Topic: USA & World (231)

The basics of Mayor Fleetwood’s attack on the Municipal Court


A reader comment, under my brief article reporting city attorney James Erb being found guilty of “unethical behavior” by the Superior Court, says she backs the mayor because he is trying to eliminate workplace abuse in the Municipal Court. This is a reply to her comment and a summary of what we actually know about this situation. For starters, we do not know if there has been workplace abuse, as there has not been a single comment from a single employee. We have heard only one side of this story and that only from union bosses. We also know the city has been unhappy with the independence of Municipal Court Judge Debra Lev. The mayor and city attorneys would prefer someone more aligned with their own interpretations of our regulations and visions for the city.

This issue seems to stem from two decades of the city's frustration. In 2001, the city created the Municipal Court and in November of that year, Deb Lev beat Stark Follis in a landslide for the judge position. Some of us old timers remember Follis being favored by the city and they were certainly upset that Lev won. She was not one of the good old boys. However, she has been popular with voters as she has been reelected every four years since then and is running unopposed this November.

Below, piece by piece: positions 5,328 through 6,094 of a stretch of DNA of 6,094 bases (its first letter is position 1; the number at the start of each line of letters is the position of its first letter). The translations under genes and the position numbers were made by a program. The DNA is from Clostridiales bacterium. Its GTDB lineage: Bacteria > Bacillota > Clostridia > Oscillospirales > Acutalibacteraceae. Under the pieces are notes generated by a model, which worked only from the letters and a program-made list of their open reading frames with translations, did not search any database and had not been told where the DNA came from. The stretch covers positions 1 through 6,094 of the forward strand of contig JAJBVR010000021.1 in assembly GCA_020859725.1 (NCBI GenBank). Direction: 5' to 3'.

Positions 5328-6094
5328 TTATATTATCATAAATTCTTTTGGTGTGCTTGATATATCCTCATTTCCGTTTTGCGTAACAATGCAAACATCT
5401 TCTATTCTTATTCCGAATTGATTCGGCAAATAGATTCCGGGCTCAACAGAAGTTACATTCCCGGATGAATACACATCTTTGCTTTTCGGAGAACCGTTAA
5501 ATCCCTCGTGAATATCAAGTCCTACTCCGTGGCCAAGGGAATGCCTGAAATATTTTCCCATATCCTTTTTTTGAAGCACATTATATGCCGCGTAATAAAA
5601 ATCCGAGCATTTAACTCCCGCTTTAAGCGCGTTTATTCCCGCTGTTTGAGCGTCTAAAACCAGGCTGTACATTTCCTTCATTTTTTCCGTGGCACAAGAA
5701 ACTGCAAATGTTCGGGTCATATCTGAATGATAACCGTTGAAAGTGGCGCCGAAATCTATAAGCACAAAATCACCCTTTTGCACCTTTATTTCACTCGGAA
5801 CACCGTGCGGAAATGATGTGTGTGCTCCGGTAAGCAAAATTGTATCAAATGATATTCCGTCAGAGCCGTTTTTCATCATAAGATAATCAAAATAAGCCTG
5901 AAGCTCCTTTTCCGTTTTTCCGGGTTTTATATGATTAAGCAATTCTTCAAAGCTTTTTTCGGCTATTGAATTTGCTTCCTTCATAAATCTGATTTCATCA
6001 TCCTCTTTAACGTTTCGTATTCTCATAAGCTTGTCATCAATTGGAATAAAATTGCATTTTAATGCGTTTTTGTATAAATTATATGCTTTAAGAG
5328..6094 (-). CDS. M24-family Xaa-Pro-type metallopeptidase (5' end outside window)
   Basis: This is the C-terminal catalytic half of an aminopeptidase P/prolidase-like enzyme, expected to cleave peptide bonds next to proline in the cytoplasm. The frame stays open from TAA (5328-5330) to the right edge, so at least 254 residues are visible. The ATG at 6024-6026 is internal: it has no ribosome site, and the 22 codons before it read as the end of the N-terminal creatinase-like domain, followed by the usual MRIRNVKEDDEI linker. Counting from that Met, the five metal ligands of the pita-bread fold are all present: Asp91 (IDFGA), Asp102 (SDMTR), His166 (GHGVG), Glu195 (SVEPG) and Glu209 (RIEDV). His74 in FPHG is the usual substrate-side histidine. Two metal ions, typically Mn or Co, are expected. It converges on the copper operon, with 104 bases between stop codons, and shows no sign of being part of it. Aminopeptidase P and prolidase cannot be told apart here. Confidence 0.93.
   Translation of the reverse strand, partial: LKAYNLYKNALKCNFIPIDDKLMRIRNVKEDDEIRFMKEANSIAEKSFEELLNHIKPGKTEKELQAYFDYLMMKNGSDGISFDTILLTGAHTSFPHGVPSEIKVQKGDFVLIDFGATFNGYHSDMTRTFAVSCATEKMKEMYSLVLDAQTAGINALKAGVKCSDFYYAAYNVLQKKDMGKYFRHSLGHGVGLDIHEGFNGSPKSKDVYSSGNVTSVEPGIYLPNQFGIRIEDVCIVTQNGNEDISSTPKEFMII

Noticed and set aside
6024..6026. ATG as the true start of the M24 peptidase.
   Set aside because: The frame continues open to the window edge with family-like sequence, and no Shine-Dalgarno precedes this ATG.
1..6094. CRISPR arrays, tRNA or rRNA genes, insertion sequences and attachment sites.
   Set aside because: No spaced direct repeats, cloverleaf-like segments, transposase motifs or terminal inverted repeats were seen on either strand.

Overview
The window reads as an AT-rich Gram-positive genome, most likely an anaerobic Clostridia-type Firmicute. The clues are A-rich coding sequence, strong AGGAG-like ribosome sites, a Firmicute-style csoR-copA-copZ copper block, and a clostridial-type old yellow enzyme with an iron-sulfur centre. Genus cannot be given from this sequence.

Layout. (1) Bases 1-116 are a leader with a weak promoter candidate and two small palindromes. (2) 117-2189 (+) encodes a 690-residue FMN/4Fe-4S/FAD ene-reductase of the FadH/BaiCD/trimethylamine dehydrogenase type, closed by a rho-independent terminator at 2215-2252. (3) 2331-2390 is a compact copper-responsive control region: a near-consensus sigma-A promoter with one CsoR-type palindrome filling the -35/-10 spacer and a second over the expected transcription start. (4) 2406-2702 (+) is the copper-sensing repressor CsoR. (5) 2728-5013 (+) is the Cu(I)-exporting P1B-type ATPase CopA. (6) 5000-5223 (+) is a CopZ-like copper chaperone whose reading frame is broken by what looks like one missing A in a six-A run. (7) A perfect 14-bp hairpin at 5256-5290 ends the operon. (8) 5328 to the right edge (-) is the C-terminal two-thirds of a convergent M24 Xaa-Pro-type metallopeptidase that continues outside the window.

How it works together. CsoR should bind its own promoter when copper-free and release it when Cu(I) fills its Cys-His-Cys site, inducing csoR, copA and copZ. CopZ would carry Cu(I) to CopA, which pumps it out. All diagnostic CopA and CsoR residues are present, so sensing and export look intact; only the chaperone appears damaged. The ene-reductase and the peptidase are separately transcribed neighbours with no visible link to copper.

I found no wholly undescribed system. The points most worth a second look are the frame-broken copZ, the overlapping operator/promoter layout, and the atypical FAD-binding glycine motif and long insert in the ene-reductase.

Yet today, we have city attorney and wanna-be judge, James Erb, who, after losing two elections - judge and county prosecutor - has not only failed to advance his career, but has been found guilty of “unethical behavior” for attempting to bully our repeatedly-elected municipal judge, Deb Lev.  In the past, it was apparently only the restraining hand of former city attorney, Peter Ruffatto, who resigned in March, that kept attorneys Alan Mariner and James Erb in check. With Ruffatto gone, they have convinced Fleetwood to allow them to attack the court, possibly for some reasons of advantage to the executive. And they have now been convicted of “unethical behavior” in Superior Court. Chaos now reigns as people are confused about what is actually happening and why.